• 2 Our review of the record discloses that the company which was begun in 1960 was operated separate and apart from the father's companies and that the only connection with the husband's business and the father's companies was that the husband would purchase materials from the father's business and then reimburse the father's business for the expenses. Additionally, the basal metabolism equipment which the father's companies manufactured and sold had become obsolete and, at the time of the father's death, there was virtually no market for equipment of this nature. On the other hand, the business begun by the husband in 1960 had become a moderately successful entity at the time of Horry Jones' death. Furthermore, the parties included in their gross income the earnings from the business begun in 1960 until the time of the father's death. Upon the father's death, the husband operated the company with a strong emphasis on the products which he had developed and, more or less, phased out sales of the basal metabolism equipment. Following the father's death, it appears that the operations of the father's company and the business begun in 1960 were combined and there was no attempt to segregate the operations of either. At the time that proceedings were held in this action, there was no way to ascertain what, if anything, remained of the father's business. Implicit in our determination that the two businesses were commingled is the recognition that the parties used monies from their accounts to pay for various expenses, including the Oak Brook property, associated with the operations of the business begun in 1960. Accordingly, we hold that the business begun in 1960 by the parties and now known as Jones Medical Instrument Co., Inc., is marital property because the parties' business was commingled and intertwined with the father's business following his death. (See In re Marriage of Smith (1981), 86 Ill.2d 518.) Accordingly, the trial court erred in its finding that $193,571 which was the book value of the stock inherited by the husband and held in the husband's name alone was non-marital property.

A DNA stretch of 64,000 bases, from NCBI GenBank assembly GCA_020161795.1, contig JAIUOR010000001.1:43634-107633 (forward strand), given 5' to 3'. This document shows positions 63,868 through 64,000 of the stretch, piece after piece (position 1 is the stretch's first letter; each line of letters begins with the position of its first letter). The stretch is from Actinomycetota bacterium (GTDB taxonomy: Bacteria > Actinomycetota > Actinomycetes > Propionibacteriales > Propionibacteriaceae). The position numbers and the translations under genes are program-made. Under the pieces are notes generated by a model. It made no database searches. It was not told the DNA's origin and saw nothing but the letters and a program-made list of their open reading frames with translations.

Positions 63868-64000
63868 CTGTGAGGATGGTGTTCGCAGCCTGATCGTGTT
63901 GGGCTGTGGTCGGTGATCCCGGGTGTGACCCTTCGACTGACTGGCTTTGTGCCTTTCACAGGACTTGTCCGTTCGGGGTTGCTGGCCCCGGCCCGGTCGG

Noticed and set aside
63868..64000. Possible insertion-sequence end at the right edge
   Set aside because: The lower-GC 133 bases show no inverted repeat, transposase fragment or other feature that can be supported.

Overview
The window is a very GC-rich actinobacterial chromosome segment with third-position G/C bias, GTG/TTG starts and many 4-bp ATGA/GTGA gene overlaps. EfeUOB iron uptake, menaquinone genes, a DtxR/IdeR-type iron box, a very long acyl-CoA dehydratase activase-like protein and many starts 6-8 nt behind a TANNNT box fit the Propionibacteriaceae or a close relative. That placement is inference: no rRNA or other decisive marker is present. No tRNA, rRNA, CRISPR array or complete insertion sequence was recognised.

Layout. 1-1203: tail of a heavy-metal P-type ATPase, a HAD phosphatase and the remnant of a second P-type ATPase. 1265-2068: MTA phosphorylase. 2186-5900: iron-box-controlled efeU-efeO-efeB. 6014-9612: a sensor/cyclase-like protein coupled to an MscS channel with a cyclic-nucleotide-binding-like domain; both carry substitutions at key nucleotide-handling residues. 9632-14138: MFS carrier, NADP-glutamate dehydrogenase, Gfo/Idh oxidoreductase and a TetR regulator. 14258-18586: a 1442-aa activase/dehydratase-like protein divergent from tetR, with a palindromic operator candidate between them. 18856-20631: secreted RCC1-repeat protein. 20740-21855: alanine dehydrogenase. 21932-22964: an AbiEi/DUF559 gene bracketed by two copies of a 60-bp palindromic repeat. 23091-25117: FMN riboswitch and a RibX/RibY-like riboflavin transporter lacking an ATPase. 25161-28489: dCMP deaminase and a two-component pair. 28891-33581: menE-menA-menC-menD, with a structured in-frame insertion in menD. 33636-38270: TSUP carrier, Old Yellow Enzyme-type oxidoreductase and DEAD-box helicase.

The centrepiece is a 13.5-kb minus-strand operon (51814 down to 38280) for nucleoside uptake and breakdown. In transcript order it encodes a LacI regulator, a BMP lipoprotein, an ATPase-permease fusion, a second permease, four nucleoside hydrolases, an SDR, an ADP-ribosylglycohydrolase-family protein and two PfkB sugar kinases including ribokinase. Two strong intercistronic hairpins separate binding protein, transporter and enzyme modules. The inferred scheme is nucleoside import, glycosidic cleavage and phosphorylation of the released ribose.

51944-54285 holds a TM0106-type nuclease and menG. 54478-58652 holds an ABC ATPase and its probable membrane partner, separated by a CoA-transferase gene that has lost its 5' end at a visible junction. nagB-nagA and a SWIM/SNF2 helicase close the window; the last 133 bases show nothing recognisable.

An issue which is related to our determination that Jones Medical Instrument Co., Inc., is marital property is the valuation of the company. Although we have no way to ascertain the rationale of the trial court in its finding that the adjusted book value of the company was approximately $31,000 greater than the corporation's worth as stated on the company's books, the court, upon remand, should clarify its findings. If this $31,000 increase is due solely to the difference between the fair market value of the Oak Brook real estate and the value for the property carried on the corporate books, then such a finding would be contrary to the manifest weight of the evidence since the three appraisals, when averaged, show an increase of nearly $105,000 over the property's valuation in the company's records and, therefore, would be error. (See In re Marriage of Thornton (1980), 89 Ill. App.3d 1078, 412 N.E.2d 1336.) On remand, the trial court should make a new determination as to the value of Jones Medical Instrument Co., Inc., including new appraisals, if necessary, and this amount will be considered marital property.

• 3 We do not believe that the trial court erred in finding that the stock trust established by the husband's father prior to the parties' marriage was non-marital property. The court's finding that the stock trust was segregated from the marital assets of the parties is amply supported by the evidence. Throughout the marriage, the husband reinvested most of the income generated by the trust. Since the stock trust is non-marital property and since the husband did not commingle with marital property either the trust assets or the income generated by the trust, it follows that the stock trust was properly classified as non-marital property. (See In re Marriage of Smith (1981), 86 Ill.2d 518.) The appreciation in value of the stock trust was not due to an addition of marital funds, but was due to economic factors and is, therefore, also non-marital property. In re Marriage of Komnick (1981), 84 Ill.2d 89, 417 N.E.2d 1305.